AlternativeTo provides crowdsourced software recommendations

Recently my editors began preliminary research for switching to a new photo slideshow tool. To help prepare for the discussion, I did a little checking on my own and stumbled on AlternativeTo.

The site is exactly what it sounds like. Users search by typing an app name in the “I want to replace …” engine, which generates a variety of alternative apps. Each comes with a description or explanation along with a rating system of thumbs up or down as others vote on whether the app is a good alternative to the original. Users can refine the search by platform (such as the standard systems for desktop and mobile) and/or by license type (free, commercial and open source).

To test drive the site, I tried a few different searches aside from the original slideshow question. For example, I read over the summer that SoundCloud could be on its way out. My students have used their channel over the past few years to share live performances and other audio projects. They also search for copyright-free clips from SoundCloud to use in their photo slideshows from time to time. If the site goes away, what will replace it for my staff?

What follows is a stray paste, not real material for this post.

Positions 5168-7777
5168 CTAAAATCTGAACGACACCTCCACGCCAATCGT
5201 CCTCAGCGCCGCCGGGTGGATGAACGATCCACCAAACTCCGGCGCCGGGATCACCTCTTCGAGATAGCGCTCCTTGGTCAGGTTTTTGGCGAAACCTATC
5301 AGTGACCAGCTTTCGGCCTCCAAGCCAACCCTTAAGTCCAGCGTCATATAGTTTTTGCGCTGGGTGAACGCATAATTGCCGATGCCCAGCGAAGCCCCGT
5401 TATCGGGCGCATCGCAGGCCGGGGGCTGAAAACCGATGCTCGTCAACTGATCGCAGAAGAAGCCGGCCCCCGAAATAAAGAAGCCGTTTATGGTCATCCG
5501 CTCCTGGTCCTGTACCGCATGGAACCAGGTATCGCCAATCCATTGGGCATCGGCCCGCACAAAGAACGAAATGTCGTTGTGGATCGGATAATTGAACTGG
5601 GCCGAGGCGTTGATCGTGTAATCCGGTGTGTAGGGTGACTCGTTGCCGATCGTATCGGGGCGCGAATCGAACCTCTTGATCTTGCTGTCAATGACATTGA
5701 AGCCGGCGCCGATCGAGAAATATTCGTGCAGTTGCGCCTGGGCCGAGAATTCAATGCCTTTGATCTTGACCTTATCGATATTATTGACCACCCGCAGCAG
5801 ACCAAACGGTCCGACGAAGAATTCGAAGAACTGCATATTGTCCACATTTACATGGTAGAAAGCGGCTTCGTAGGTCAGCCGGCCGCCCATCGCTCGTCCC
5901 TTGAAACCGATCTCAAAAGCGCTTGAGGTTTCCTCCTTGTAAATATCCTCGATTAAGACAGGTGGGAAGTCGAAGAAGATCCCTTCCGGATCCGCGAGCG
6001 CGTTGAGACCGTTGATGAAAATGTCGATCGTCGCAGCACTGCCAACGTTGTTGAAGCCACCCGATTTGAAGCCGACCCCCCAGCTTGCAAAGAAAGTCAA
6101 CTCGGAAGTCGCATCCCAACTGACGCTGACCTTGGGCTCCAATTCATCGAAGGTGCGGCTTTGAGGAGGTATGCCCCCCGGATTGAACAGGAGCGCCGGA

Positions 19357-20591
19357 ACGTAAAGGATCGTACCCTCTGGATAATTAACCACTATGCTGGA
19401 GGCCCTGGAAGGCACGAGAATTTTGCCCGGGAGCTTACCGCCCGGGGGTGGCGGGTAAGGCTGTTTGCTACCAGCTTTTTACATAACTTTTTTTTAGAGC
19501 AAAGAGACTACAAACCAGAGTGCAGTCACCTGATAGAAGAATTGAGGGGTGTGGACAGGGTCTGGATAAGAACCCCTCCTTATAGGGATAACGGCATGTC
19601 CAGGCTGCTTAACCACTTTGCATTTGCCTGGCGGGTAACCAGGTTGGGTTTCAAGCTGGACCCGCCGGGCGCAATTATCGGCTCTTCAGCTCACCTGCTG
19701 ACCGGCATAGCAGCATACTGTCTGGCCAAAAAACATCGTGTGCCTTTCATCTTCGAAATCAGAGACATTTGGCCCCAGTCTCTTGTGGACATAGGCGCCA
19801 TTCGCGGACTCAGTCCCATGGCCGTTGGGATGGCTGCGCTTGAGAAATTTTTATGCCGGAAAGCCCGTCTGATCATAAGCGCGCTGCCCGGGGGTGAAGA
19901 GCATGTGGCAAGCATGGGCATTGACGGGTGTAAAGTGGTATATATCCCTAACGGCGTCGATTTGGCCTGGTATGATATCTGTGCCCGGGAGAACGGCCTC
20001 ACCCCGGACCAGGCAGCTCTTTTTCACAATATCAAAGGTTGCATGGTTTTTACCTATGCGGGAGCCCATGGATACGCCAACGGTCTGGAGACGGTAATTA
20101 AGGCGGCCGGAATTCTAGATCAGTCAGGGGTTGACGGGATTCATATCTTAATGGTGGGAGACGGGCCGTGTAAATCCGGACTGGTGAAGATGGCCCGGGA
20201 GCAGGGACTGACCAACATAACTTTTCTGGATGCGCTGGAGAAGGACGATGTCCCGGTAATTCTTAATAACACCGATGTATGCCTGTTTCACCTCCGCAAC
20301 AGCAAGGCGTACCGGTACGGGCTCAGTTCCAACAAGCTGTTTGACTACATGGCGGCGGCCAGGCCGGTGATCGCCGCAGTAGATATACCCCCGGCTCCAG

A quick search on AlternativeTo yields a variety of options and hits 30 related tags, 10 of which were labeled “free music.” Potential crisis averted.

As another test, I wanted to see what options exist for students who want to edit images from home but do not have access to Adobe Photoshop, which is what we use in the classroom. The AlternativeTo search yielded tons of options, including GIMP (a popular and time-tested tool) and many I had never heard of, all tagged with relevant features and a range of comments.

Here are a few other circumstances for our staff that may match yours, all of which make this site useful:

  • We work on PCs in our classroom but have three MacBook Pro laptops available for checkout. Not everything works across both platforms.
  • Most of the staff has some kind of Apple/iOS device, but three staffers have Samsung/Android instead.
  • All freshmen at our school are required to use Chromebooks.
  • A limited budget makes some paid tools cost-prohibitive.
  • Students prefer free tools and would rather work from their phones than from a desktop computer.

As with any type of crowdsourced material, the range of quality varies greatly. According to their site, the database has 62,373 apps that users have liked 592,662 times. It certainly doesn’t hurt to search a bit and see if any of these alternatives meet your needs.

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